A woman trying to walk across Route 422 in Shelocta Borough was struck and killed by a sport utility vehicle on Wednesday. According to Indiana County Coroner Michael Baker, the accident occurred shortly before 5:30 p.m. as Michelle Lynne Hensley, 45, of Shelocta, tried to cross the highway's westbound lane across from a car wash near the Armstrong Township line.
Baker said Hensley reportedly was walking to a store to buy a pack of cigarettes when she was struck. She was taken to Indiana Regional Medical Center and was pronounced dead at 6:07 p.m. Baker listed the cause of death as multiple blunt force trauma. He said her death was accidental. The driver of the vehicle that struck Hensley was not identified, but the driver stopped and called for help, Baker said.
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U.S. Rep. Bill Shuster, a Republican from Hollidaysburg, will become the chairman of the House Transportation and Infrastructure Committee, a powerful position that could put Pennsylvania's interests out front in federal highway spending and policy. The committee also deals with legislation covering pipelines, ports, river barges, mass transit and rail, all issues that are of prime importance in Pennsylvania, a state whose infrastructure is aging.
No Pennsylvania House member currently chairs a full committee, and Shuster's elevation gives Pennsylvania its most influential voice in the U.S. House since John Murtha died in 2010.
FRIDAY, NOV. 30
A Burrell Township man has been accused of sexually assaulting a girl between 9:30 and 11:44 p.m. Wednesday at a residence along Palmerton Road. State police charged Ronald Hill, 22, of Black Lick, with multiple felony charges at a preliminary arraignment Thursday morning in the Homer City district court.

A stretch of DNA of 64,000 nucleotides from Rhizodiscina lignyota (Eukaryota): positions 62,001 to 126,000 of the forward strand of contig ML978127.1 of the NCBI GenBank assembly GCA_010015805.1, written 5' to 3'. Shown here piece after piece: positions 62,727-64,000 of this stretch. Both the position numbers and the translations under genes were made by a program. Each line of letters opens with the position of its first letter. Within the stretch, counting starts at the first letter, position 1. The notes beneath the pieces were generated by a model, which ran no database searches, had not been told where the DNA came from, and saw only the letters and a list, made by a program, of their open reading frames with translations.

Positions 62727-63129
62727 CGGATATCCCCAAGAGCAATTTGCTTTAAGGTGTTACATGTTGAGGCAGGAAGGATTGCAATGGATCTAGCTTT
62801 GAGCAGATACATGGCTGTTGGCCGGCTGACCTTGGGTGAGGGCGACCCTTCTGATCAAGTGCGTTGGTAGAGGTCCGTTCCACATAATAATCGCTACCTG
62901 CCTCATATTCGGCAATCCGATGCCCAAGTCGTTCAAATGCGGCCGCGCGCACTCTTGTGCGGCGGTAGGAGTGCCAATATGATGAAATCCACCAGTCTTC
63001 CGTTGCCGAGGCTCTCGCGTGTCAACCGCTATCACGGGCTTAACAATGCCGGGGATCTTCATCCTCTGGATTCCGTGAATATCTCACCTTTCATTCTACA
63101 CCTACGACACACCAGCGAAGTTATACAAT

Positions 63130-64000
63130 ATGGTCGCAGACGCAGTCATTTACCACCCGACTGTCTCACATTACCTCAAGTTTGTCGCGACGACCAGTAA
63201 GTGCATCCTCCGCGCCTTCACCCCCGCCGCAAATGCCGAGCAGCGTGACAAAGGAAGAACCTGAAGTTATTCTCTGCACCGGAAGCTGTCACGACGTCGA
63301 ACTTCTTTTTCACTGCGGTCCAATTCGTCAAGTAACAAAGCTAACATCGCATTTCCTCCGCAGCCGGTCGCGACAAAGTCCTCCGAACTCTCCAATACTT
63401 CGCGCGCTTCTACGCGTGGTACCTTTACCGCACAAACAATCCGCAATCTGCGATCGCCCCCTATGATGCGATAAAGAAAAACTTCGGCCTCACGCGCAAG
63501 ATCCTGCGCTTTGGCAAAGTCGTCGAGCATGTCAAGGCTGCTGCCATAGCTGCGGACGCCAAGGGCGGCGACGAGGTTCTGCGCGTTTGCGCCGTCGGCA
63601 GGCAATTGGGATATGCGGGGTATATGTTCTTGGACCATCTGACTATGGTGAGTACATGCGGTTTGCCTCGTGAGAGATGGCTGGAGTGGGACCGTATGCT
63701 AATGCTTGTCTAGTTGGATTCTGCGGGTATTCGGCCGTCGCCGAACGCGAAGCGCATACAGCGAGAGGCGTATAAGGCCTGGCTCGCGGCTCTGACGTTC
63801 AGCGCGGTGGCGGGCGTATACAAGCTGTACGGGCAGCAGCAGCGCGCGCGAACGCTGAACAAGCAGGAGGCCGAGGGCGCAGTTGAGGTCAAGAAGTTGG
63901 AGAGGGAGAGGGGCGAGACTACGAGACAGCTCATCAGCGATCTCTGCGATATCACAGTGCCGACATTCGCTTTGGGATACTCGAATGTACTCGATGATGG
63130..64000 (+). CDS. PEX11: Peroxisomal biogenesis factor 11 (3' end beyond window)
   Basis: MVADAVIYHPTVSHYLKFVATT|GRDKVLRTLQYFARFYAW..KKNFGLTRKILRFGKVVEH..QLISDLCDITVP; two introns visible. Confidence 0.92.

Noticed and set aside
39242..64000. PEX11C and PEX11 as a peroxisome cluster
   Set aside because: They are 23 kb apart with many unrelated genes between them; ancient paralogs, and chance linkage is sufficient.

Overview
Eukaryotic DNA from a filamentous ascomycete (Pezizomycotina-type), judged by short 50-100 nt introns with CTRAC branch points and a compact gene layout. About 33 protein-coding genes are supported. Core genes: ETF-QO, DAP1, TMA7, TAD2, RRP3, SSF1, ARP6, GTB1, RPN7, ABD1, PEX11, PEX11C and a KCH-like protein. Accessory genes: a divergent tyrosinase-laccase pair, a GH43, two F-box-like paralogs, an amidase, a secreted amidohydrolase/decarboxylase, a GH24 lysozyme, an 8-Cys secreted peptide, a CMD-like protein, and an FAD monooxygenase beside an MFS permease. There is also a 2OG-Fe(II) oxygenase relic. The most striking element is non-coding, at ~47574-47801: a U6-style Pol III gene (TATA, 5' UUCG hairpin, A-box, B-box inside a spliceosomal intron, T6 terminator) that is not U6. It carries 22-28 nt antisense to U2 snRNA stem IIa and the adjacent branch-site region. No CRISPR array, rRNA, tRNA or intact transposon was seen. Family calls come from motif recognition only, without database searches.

Online court records show Hill was briefly held at the Indiana County Jail until a bail bondsman posted $50,000 for his release. Hill also waived district court action on the case and will face adjudication in Indiana County Common Pleas Court. Troopers at Indiana gave no other details about the incident or the victim. Hill has been charged with forcible involuntary deviate sexual intercourse, a first-degree felony; two counts of aggravated indecent assault and one count of sexual assault, all second-degree felonies; a third-degree felony count of corruption of minors; and two counts of indecent assault, one graded as a misdemeanor.
SATURDAY, DEC. 1
Indiana Gazette photographer Tom Peel is the grand prize winner in a recent Minwax "Miracle Makeover" contest, which asked participants to submit photos and information of a miracle restoration. Peel's submission of a restored grandfather clock took first prize in the contest, sponsored by the wood finishing product company Minwax. He won a weekend getaway to Asheville, N.C., to enjoy a private workshop with author-craftsman Bruce Johnson. The Ithaca Calendar Clock Co. clock Peel restored was an heirloom, in his family for more than 100 years. It originally belonged to his great-grandfather, and was purchased with tobacco coupons; it was badly damaged in a 2007 house fire.